There is an information desk and cafe in the terminal building. There is also free Wi-Fi but no Internet cafe. There are ATMs in the adjacent marina.
As you exit the terminal, there is nothing except waiting taxis and a long, dusty road that eventually leads to the Konyaalti beaches if you turn right.
Experience the Anatalya Museum
-- one of Turkey's most important archaeological museums -- which contains more than 12,000 objects dug up from around the area. One gallery contains statues and frescoes of Greek gods, another is devoted to the Roman emperors Trajan, Hadrian and Septimius Severus. There are also artifacts from ancient civilizations like the empires of Lycia and Pamphylia that once ruled this land. Make time to visit the excellent museum shop, too, to pick up superior souvenirs.
Better known as Old Antalya, Kaleici
is a protected historic zone with buildings that date to the 13th century. Enjoy wandering the narrow lanes that rise up between the ancient port and the city walls. It's a great place to shop for souvenirs or find a cafe quietly tucked away within the warren.
Antalya erected the triumphal Hadrian's Gate
with its three double arches for the visit of the Roman emperor in 130 A.D. One of its towers is Roman, but the other was rebuilt by a conquering Seljuk sultan, Alaaddin Keykubat I, in the 13th century. It's also a good vantage point to view what remains of the city walls.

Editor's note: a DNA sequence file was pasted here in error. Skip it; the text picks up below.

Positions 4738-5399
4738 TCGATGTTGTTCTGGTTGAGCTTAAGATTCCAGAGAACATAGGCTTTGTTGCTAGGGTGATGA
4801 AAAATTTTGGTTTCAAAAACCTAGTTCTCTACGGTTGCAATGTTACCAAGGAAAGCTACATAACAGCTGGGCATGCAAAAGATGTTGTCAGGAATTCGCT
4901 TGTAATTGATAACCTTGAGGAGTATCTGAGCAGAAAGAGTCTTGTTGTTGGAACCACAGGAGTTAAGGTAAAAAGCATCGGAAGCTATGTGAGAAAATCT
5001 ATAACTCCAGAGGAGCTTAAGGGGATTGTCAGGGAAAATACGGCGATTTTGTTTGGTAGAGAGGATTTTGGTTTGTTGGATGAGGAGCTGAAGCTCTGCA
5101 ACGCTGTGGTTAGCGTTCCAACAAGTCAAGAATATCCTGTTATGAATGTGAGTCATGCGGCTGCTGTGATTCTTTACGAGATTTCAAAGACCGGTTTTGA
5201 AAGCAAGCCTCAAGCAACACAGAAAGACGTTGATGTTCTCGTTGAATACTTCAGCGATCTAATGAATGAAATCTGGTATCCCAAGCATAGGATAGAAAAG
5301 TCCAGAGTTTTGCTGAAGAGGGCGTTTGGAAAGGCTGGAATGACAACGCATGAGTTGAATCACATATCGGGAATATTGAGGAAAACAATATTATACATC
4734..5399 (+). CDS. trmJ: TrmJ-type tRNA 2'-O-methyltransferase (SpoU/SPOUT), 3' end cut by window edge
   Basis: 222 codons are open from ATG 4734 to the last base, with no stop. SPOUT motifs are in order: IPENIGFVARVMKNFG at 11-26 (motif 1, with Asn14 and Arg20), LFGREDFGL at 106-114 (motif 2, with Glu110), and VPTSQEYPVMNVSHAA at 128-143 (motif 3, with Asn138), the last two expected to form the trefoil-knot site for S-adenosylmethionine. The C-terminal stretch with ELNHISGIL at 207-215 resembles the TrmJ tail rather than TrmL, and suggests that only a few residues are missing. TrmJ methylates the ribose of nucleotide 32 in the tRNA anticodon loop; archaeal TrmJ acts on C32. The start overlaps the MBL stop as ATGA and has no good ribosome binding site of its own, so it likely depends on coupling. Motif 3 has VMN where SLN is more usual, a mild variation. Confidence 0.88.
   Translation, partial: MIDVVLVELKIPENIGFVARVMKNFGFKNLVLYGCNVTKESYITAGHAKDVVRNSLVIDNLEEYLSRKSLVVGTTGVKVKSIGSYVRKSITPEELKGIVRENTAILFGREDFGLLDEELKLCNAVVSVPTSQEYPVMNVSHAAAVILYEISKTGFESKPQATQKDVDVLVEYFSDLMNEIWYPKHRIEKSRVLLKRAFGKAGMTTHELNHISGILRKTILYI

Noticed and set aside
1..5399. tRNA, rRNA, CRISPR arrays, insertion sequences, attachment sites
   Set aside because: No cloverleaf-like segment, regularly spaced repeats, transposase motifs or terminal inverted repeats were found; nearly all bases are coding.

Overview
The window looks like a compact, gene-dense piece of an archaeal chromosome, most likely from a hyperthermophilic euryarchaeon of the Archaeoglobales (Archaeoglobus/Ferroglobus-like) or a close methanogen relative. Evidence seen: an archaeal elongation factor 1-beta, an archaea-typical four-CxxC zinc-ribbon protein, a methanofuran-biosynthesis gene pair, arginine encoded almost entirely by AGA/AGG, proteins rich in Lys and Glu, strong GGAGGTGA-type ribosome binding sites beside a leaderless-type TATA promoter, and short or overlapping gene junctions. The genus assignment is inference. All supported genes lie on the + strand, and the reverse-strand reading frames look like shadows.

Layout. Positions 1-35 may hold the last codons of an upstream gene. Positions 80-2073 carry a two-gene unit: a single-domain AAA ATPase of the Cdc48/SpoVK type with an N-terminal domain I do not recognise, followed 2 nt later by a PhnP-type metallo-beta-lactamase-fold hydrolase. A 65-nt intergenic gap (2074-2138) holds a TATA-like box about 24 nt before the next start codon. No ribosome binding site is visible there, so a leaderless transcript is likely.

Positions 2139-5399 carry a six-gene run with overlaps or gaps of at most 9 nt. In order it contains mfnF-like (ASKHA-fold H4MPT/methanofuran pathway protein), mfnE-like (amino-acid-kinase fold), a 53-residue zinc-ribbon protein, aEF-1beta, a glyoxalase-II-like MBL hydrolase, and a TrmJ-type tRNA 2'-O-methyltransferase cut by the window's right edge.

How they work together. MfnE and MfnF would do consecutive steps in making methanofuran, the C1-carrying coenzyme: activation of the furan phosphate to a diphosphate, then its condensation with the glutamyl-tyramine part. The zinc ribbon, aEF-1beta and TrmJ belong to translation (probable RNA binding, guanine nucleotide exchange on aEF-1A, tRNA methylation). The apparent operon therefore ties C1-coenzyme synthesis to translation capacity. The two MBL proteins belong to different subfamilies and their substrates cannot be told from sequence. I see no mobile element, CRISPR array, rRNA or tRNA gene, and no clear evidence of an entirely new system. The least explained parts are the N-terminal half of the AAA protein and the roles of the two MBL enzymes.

Inside Kaleici, you'll find a 13th-century mosque with a grooved minaret known as Yivli Minare
. Built by the Seljuk Turks who conquered Antalya in 1207, it's a much simpler structure than the later Ottoman mosques for which Turkey is famous. After removing your shoes, note the ancient underfloor heating system that is visible below glass panels in the floor.
It's difficult to underestimate the importance of Mustafa Kemal, known as Ataturk to the Turkish nation. It is similar to the relationship of Winston Churchill to the British, but Churchill never had to reconstruct his country after a bitter defeat. The Ataturk House Museum
, a replica of the villa where the country's first president stayed during his several visits to the coast, is one of many museums dedicated to his memory throughout Turkey.
You can take a taxi to Karpus Kaldran on the east side of the city where the River Duden drops 40 kilometers off a rocky cliff directly into the Mediterranean Sea, creating the spectacular Lower Duden Falls